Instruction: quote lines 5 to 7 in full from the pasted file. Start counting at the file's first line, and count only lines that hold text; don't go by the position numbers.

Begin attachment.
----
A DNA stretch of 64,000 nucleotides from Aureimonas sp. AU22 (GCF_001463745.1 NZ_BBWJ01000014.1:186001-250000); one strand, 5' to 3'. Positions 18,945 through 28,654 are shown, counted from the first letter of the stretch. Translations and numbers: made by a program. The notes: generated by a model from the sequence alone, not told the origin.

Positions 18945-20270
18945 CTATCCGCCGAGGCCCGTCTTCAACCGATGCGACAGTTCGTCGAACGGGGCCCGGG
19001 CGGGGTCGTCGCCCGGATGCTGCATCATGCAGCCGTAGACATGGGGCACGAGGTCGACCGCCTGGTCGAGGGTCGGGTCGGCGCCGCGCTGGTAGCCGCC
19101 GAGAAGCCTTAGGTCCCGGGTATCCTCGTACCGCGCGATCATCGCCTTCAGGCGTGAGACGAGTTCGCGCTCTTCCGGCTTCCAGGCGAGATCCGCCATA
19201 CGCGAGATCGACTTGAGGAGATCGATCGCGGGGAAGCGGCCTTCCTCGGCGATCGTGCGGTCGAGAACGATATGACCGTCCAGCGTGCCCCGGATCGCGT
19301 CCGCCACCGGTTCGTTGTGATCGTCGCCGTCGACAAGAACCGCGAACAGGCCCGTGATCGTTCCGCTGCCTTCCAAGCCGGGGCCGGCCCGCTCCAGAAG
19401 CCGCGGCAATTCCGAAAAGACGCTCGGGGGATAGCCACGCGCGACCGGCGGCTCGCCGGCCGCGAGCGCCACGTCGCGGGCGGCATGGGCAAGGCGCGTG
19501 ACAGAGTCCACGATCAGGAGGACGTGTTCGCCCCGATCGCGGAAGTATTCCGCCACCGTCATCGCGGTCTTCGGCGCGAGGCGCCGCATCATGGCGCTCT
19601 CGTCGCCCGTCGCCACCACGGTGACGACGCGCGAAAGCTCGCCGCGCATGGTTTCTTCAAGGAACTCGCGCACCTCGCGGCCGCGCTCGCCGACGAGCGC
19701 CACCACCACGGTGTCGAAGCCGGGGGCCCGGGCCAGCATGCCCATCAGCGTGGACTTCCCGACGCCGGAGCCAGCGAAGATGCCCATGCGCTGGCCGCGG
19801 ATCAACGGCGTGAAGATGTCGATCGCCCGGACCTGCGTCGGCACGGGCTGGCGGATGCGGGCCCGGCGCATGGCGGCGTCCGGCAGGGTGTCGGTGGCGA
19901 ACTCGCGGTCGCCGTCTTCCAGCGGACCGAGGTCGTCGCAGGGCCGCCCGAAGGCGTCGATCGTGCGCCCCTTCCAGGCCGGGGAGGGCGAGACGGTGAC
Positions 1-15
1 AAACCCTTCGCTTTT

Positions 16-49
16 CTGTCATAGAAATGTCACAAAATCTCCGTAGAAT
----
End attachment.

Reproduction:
19101 GAGAAGCCTTAGGTCCCGGGTATCCTCGTACCGCGCGATCATCGCCTTCAGGCGTGAGACGAGTTCGCGCTCTTCCGGCTTCCAGGCGAGATCCGCCATA
19201 CGCGAGATCGACTTGAGGAGATCGATCGCGGGGAAGCGGCCTTCCTCGGCGATCGTGCGGTCGAGAACGATATGACCGTCCAGCGTGCCCCGGATCGCGT
19301 CCGCCACCGGTTCGTTGTGATCGTCGCCGTCGACAAGAACCGCGAACAGGCCCGTGATCGTTCCGCTGCCTTCCAAGCCGGGGCCGGCCCGCTCCAGAAG